Bananas on the Move: Plastic Wrappers, Clean Water, Energy Efficient Vehicles, and What It All Means
Several weeks ago, there came a flash of breaking news on that silent monitor which, in this day and age, has replaced cheesy music in elevators: Del Monte to individually wrap bananas. Wait a sec, anyone who glimpsed this headline quickly thought: Isn’t a banana already delivered in a bag, one called “a peel”?
The media, of course, went slightly ape. Comedian Jon Stewart poked fun at the concept, inducting it into his "Pantry of Shame" while introducing his own product, a competitor: the coconut case, designed to protect a coconut. Shortly thereafter, Del Monte responded to the criticism: A wrapper, they argued, would suspend ripening, not only reducing spoilage, but also allowing school children to buy bananas, instead of chocolate bars, from vending machines everywhere. This wrapper will fight obesity and shrink our collective carbon footprint, and it's recyclable to boot!
As the lyricist Ira Gershwin once almost wrote, You eat bananas, I eat banahnahs, and a few will use them to solve global problems. First, there was banana underwear, the importance of which can’t be understated. Then, a few weeks ago, a study confirmed that banana peels could be used not only for slipping, but also to filter water, removing heavy metals like lead that can damage the brain. Apparently, they’re full of negatively charged ions, which attract positively charged metals. So all you have to do is dry your peels, mince them finely, and press the water through. Sixty percent of heavy metals are removed on the first pass, and almost all if the water’s treated multiple times. The material can also be used up to 11 times before it’s saturated, which makes it a potentially useful tool in industrial settings. Pretty cool.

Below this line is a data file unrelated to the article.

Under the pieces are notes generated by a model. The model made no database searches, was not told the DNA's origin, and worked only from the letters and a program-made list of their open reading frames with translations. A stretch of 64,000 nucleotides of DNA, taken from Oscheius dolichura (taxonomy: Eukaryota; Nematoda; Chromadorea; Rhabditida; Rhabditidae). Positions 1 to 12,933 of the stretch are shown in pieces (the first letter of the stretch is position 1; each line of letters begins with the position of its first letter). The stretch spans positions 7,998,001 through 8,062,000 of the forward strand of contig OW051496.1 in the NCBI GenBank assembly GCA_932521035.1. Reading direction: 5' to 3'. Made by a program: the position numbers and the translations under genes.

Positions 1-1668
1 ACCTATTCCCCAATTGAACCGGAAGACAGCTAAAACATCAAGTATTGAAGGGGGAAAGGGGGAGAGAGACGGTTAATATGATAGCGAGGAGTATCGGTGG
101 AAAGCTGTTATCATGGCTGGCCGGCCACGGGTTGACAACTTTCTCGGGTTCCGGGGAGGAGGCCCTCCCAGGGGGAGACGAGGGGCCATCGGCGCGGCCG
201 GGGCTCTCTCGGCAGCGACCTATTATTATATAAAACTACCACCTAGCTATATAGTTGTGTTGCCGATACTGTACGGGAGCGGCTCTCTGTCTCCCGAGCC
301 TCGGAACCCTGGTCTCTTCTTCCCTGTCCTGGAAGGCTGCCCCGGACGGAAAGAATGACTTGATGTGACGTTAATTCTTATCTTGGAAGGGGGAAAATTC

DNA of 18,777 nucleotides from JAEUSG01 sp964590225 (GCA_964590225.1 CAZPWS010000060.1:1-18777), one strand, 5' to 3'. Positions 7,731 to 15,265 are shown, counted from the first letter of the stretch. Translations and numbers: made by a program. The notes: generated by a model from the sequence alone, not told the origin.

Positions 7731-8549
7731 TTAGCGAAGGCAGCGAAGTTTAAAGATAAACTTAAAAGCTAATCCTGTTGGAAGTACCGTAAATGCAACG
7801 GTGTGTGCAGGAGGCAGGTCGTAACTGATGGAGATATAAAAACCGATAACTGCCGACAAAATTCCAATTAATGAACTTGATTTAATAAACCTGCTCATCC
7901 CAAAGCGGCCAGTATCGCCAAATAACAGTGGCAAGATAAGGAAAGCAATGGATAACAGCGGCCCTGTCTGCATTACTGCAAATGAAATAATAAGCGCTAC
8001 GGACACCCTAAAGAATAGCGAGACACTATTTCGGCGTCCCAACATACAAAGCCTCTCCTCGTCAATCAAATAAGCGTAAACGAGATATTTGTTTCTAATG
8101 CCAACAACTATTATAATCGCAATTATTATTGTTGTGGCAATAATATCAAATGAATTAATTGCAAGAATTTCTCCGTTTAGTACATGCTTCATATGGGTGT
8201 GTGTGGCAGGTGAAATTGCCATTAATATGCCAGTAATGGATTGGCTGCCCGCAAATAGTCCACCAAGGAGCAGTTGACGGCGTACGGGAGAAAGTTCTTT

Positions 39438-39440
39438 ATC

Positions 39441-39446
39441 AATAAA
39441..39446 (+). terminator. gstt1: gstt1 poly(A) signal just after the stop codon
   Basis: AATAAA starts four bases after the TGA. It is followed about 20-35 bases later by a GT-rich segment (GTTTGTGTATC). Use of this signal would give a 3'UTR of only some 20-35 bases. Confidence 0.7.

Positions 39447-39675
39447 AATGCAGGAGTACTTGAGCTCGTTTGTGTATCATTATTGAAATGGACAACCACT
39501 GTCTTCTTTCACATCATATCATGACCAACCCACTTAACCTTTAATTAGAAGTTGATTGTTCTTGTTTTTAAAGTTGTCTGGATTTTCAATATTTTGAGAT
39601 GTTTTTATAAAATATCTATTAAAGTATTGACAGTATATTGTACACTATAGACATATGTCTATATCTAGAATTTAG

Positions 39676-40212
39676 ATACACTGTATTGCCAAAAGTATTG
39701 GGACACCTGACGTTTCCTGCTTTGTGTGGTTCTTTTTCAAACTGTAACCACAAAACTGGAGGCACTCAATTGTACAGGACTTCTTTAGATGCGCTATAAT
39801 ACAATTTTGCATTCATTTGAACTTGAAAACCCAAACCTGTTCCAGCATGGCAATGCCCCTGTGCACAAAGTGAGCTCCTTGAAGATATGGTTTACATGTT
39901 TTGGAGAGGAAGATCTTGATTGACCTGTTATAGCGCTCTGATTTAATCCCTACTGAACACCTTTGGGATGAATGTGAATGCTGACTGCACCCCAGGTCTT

But bananas aren't done, not nearly: Now it seems they will become cars, too, or at least some of a vehicle's components. Nano-cellulose fibers from banana trees and other fruits can produce a plastic that’s three or four times stronger, 30 percent lighter, and more fire resistant than the petroleum-based stuff currently in use. “We believe that a lot of car parts, including dashboards, bumpers, side panels, will be made of nano-sized fruit fibers in the future,” said researcher Alcides Leão, in a press release on Sunday. “For one thing, they will help reduce the weight of cars and that will improve fuel economy."
How does it work? Banana leaves—and peels?—are put into something not unlike a pressure cooker. Chemicals (eek) are added, and the mixture is heated in cycles. Eventually, you’re left with a fine powder, each pound of which can produce 100 pounds of dashboard. Seems like the hemp mobile may have some competition, suddenly, as auto manufacturers are already testing out those banana bumpers.
What does it all mean? Perhaps there really is a way we can eat our energy-intensive bananas and have our clean water, cars, and consciences, too. Or at the very least, maybe bananas will someday be used to make super-strong, fire-resistant plastic wrappers to wrap our bananas in.
And that's where I’ll call this whole thing off.